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Democrats have voter mandate gap
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On Nov. 3, the fairy tale died. The election results in Virginia and New Jersey dismantled the self-satisfied, just-so story that Democrats have been telling themselves about last year’s election.
The story goes like this: In 2008, Americans voted for change not just in the nation’s leadership, but in its fundamental political orientation. They wanted a shift to the left not seen since 1932. The nation’s political map had been utterly transformed. Barack Obama owned the suburbs and independents, and laid claim to formerly secure Republican states. An outdated GOP had been reduced to a rejectionist husk clinging to rural areas and the South.
A more modest rival interpretation explained it differently: A charming young man running against a Republican Party debilitated by its association with an unpopular war and a politically toxic incumbent won a solid seven-point victory nationally. He sounded reasonable and moderate and won for his party something important, if not necessarily epoch-making: a chance to govern after the other side had blown it.
The Republican sweep of the gubernatorial races in Virginia and New Jersey is flatly incompatible with the first, heroic interpretation. If things changed so fundamentally, they wouldn’t have snapped back so quickly.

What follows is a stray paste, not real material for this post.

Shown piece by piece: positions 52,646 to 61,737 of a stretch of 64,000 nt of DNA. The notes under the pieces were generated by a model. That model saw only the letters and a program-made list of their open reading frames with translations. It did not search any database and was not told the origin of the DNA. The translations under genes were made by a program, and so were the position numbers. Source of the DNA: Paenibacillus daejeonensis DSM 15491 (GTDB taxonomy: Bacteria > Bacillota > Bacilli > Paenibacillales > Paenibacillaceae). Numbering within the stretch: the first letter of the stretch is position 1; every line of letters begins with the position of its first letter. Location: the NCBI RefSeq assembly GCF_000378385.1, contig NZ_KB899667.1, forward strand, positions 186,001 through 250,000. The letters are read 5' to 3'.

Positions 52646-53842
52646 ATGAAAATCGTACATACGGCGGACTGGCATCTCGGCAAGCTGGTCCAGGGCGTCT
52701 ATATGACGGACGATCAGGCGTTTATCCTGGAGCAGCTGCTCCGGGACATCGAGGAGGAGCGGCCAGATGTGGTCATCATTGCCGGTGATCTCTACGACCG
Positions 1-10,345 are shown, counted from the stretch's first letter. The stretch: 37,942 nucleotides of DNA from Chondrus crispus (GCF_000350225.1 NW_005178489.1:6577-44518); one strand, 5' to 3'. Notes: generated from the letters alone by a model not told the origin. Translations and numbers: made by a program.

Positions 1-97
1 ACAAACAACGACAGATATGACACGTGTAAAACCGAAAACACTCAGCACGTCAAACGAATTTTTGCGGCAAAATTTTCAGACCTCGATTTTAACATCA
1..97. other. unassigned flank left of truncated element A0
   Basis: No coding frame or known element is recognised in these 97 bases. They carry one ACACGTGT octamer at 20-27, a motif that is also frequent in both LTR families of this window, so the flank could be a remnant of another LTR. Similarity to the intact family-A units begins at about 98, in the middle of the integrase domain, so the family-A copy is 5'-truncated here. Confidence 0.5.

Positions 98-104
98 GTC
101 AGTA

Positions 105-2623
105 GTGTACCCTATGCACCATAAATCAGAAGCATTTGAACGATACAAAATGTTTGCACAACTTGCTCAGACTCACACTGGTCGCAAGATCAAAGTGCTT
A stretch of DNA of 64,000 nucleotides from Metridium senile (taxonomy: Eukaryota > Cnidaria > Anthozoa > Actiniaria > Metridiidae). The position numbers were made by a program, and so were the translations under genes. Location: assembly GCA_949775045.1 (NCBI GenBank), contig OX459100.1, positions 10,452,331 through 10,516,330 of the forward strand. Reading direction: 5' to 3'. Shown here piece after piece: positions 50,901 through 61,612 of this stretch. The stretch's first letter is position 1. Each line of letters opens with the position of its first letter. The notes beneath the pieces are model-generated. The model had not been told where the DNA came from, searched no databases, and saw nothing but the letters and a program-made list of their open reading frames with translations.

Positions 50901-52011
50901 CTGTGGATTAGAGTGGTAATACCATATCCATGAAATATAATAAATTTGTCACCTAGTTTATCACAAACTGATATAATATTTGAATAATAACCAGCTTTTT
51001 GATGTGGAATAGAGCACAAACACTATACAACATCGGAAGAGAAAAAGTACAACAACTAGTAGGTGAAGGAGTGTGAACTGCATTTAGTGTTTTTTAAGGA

Obama beat John McCain among independents in Virginia by one point, and in New Jersey by four points, while winning the suburbs. Both Bob McDonnell and Chris Christie took back the burbs and wiped out their Democratic opponents among independents by two-one margins.
Liberals are comforting themselves that McDonnell and Christie had to play to the center, as if that in itself is a stinging rebuke to the right. They seem to forget that they have long been arguing that conservative candidates can’t appeal to the middle. That the pro-life, anti-gay-marriage, limited-government conservatives McDonnell and Christie had more cachet with the center than their opponents should be a Democratic warning sign.
Of course, Obama wasn’t on the ballot, although that’s cold comfort for 2010. In New Jersey, the youth vote dropped off from 17 percent in 2008 to nine percent of the electorate in 2009. In Virginia, the youth vote fell off by half. The infatuation of starry-eyed Obama kids apparently isn’t transferable.
Obama’s mistake is governing as if he has a heroic mandate when he really has a modest one. This is his mandate gap. It accounts for the paradox of his current political standing. His job approval is holding up around 50 percent, and people still like him, even as his rating on key issues — health care, the economy and the deficit — falters.
The mandate gap is a potential killer for Democrats not named Barack. Consider poor Creigh Deeds, the losing Democrat in Virginia. He got saddled with Obama’s unpopular policy positions, while Obama’s likability naturally didn’t make him any more charismatic or inspiring. At the end of his campaign, Deeds ran an ad consisting entirely of Obama waxing poetic about him at a campaign rally, in the forlorn hope the magic would rub off.
It didn’t, and it won’t for other Democrats. The mandate gap threatens their congressional majority. They’ll persist anyway, sprinkling more pixie dust on their tattered fairy tale and wishing, wishing it were so.

Lowry is editor of the National Review.
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